Lana Turner does a brilliant job in her role as a supreme ice queen, causing the men in the town to shy away for fear of “frostbite”. She’s buttoned up, beautiful, and sardonic- a classic film icon if I’ve ever seen one. While watching Peyton Place, celebrate Ms. Turner with an Ice Queen cocktail.

Ice Queen

Cucumber slice

1 1/2 oz light rum

¾ oz lime juice

½ oz simple syrup

1 tsp crème de menthe

2 oz prosecco

Lime twist

Muddle cucumber at the bottom of a cocktail shaker with the rum, lime juice, and simple syrup. Add ice and crème de menthe. Shake until chilled, then strain into a coupe glass. Top with prosecco, and garnish with a lime twist.

Ice Queen

By the end of the film, I’m still marveling to myself that the battles being waged onscreen are still the same ones we’re fighting today. Should sex ed be taught in schools? Should abortion be legal in cases of rape and incest (and any other damn time it’s a bad situation)? Are churches doing a disservice by preaching abstinence-only? The film comes down pretty hard on the left (as do I) but I find it depressing to realize that after 70 years we’re STILL fighting about these things. All I can say is, pass the rum. Cheers!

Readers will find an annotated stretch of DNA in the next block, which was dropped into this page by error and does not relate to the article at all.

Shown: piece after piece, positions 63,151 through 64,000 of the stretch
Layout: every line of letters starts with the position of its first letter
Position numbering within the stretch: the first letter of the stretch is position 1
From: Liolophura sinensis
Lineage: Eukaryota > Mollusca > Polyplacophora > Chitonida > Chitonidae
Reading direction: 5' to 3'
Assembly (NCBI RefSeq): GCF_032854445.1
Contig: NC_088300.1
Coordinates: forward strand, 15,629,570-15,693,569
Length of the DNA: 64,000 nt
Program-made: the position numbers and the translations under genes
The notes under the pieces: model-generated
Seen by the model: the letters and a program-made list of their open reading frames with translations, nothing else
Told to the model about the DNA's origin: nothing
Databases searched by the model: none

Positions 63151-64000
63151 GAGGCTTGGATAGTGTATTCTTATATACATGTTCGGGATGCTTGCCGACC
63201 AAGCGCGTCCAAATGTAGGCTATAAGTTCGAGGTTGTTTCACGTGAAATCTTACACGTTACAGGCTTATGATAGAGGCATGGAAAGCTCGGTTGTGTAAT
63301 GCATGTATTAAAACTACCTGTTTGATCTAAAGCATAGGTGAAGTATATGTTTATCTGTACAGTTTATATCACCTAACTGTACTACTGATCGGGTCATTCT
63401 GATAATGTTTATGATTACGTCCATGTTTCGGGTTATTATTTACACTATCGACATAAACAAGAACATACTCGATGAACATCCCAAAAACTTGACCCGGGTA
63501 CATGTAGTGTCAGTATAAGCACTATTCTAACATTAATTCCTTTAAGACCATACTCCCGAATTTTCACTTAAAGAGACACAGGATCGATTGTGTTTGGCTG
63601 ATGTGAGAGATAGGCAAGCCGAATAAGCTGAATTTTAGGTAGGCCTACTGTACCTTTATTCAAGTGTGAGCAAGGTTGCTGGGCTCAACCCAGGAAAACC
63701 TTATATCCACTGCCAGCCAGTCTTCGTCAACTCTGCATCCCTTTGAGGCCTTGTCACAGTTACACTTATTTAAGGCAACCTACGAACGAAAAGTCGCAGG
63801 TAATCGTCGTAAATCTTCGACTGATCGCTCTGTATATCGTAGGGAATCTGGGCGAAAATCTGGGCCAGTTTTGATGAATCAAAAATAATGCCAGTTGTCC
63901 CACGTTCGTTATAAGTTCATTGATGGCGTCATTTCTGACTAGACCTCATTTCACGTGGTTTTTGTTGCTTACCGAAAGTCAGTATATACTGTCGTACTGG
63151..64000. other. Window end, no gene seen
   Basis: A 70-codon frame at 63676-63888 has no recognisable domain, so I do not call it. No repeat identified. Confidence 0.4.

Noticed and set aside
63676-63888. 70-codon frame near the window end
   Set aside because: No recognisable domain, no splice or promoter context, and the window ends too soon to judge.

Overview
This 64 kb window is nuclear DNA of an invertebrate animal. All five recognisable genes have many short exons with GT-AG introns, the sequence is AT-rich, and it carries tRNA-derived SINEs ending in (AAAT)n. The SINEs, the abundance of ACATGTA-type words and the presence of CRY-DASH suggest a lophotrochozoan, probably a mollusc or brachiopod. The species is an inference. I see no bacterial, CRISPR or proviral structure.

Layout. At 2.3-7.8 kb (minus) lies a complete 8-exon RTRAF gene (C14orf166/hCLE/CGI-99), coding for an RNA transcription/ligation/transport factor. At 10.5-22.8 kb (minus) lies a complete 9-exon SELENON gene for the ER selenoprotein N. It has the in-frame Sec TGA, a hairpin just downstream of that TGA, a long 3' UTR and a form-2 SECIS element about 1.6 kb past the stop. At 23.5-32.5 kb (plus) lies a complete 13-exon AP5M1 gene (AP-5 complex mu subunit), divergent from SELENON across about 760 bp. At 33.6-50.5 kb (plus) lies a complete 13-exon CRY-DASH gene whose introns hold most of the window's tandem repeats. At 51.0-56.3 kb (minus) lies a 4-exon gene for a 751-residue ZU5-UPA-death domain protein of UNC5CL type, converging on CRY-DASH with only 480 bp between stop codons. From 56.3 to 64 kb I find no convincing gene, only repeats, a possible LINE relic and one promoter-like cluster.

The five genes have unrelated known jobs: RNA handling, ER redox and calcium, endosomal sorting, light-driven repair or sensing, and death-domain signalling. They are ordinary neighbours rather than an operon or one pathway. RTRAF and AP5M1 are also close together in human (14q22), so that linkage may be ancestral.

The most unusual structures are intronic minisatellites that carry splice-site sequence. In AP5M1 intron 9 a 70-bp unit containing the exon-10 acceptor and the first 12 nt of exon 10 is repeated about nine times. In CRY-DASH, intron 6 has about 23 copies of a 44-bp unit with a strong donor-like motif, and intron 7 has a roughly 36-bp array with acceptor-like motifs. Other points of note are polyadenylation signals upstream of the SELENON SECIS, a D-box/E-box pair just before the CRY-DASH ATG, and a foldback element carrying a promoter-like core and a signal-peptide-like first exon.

The Sound of Music

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Image credit 20th Century Fox, 1965, The Sound of Music

Image credit 20th Century Fox, 1965, The Sound of Music

There has been a lot of media attention lately over the 50th anniversary of The Sound of Music (DVD/Download). That’s all the excuse I need to watch Julie Andrews frolic through the Austrian alps with a ragtag group of drapery-wearing children. The Sound of Music is a great film for springtime, and as I drive past fields of Texas bluebonnets, I can’t help wanting to pull over and burst into “The Hills are Alive.” Thankfully, I don’t (you’re welcome, Texas).  Only Julie Andrews and apparently Lady Gaga can pull this off.